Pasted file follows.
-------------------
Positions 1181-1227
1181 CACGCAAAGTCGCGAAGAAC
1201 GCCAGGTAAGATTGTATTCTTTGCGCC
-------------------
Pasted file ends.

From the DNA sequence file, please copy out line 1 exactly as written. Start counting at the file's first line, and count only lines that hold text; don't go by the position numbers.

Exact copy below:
Positions 1181-1227